It’s been 64 years since the world was as close to total destruction as it is today, according to those who set the time of the Bulletin of the Atomic Scientists’ Doomsday Clock.
At an event in D.C. Thursday, the Bulletin’s science and security board advanced the clock 30 seconds, putting it 2 minutes and 30 seconds away from midnight, which represents the point at which the Earth will come to a cataclysmic end. The scientists gave much of the credit for advancing the clock to President Trump.
Disturbing comments about the use and proliferation of nuclear weapons made by Donald Trump, as well as the expressed disbelief in the overwhelming scientific consensus on climate change by both Trump and several of his cabinet appointees, affected the Board’s decision, as did the emergence of strident nationalism worldwide.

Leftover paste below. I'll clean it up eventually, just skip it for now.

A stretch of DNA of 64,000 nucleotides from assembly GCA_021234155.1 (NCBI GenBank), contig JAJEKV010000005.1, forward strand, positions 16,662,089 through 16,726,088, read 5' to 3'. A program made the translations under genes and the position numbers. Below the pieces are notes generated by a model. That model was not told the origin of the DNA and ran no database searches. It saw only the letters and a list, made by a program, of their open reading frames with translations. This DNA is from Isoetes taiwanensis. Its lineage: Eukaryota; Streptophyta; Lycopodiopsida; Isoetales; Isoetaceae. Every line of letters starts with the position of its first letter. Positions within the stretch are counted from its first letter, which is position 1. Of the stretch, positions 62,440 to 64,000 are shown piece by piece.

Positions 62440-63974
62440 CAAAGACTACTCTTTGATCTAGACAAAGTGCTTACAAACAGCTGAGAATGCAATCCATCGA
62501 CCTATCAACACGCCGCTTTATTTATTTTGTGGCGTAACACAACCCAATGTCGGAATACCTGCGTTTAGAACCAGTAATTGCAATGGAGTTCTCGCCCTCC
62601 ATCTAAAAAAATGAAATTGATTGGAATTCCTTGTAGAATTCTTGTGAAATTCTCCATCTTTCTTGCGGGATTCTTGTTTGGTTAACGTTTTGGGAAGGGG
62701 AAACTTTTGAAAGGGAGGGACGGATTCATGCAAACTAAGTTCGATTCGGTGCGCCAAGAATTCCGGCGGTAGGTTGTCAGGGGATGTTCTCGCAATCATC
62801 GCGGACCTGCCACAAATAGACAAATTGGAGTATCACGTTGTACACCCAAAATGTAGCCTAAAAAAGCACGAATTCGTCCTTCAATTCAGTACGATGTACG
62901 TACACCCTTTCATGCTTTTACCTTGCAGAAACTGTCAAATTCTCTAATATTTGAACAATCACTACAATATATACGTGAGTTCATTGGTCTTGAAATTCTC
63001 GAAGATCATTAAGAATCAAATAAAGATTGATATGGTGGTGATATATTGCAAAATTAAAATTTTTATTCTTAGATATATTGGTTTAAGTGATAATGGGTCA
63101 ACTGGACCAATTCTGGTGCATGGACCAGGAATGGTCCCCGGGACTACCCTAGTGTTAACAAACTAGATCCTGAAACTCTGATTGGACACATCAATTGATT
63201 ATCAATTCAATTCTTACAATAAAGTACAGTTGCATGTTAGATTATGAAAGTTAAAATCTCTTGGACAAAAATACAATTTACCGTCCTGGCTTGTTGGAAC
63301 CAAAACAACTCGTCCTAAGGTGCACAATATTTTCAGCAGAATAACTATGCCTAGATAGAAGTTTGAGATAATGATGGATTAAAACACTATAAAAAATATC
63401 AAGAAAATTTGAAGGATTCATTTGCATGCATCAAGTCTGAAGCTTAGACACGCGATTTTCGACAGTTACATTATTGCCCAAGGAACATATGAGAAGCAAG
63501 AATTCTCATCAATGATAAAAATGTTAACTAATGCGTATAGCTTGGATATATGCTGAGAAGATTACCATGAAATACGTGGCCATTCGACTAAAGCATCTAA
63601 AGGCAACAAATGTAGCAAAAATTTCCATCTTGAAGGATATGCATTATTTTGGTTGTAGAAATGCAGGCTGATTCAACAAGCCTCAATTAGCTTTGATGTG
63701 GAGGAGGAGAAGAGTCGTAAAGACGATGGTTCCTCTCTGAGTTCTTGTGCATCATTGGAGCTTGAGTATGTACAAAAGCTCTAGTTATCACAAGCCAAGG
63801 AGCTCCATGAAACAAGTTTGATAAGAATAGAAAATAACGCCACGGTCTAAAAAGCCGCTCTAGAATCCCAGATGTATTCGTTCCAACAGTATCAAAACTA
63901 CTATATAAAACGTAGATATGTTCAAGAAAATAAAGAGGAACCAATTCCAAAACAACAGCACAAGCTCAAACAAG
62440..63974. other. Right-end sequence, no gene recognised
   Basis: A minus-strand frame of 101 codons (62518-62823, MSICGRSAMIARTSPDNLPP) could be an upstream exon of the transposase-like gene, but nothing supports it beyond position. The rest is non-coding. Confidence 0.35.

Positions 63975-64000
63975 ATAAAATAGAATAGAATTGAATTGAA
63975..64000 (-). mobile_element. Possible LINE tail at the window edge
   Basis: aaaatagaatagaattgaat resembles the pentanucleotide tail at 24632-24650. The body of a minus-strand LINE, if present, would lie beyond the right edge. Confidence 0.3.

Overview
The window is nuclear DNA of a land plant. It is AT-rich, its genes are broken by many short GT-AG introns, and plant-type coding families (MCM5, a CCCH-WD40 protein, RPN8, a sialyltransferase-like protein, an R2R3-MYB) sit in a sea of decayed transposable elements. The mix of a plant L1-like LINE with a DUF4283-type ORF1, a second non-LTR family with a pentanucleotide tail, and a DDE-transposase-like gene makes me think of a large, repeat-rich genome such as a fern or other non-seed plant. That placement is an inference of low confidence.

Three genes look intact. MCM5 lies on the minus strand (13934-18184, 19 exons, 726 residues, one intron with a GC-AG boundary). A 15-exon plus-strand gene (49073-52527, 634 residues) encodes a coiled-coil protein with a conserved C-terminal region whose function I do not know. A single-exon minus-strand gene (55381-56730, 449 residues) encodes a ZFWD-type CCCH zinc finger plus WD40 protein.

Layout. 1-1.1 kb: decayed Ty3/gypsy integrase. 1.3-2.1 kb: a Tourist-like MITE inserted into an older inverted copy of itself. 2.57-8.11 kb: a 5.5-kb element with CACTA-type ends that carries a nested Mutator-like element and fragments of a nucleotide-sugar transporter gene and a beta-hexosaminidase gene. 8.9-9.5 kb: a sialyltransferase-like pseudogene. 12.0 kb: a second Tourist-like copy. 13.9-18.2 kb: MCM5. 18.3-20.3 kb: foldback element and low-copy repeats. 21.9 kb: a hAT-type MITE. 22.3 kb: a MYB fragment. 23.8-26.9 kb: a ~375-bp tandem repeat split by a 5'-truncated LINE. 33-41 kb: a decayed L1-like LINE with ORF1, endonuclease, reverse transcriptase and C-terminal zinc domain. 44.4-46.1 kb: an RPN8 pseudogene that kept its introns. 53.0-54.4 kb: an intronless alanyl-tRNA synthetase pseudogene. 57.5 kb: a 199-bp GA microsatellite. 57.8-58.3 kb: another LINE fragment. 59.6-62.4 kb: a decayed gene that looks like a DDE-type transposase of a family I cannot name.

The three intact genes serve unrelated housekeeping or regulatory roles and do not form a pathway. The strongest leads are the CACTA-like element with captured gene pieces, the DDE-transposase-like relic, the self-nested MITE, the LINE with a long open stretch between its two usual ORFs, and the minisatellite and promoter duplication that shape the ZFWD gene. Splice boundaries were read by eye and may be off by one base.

The clock, which was created in 1947 and initally set at seven minutes to midnight, hasn’t been set this close to midnight since 1953, when both the U.S. and Russia tested nuclear weapons. “Only a few more swings of the pendulum, and, from Moscow to Chicago, atomic explosions will strike midnight for Western civilization,” the Bulletin said at the time. The clock was moved to 7 minutes before midnight in 1960 and has remained at least 3 minutes away — until today.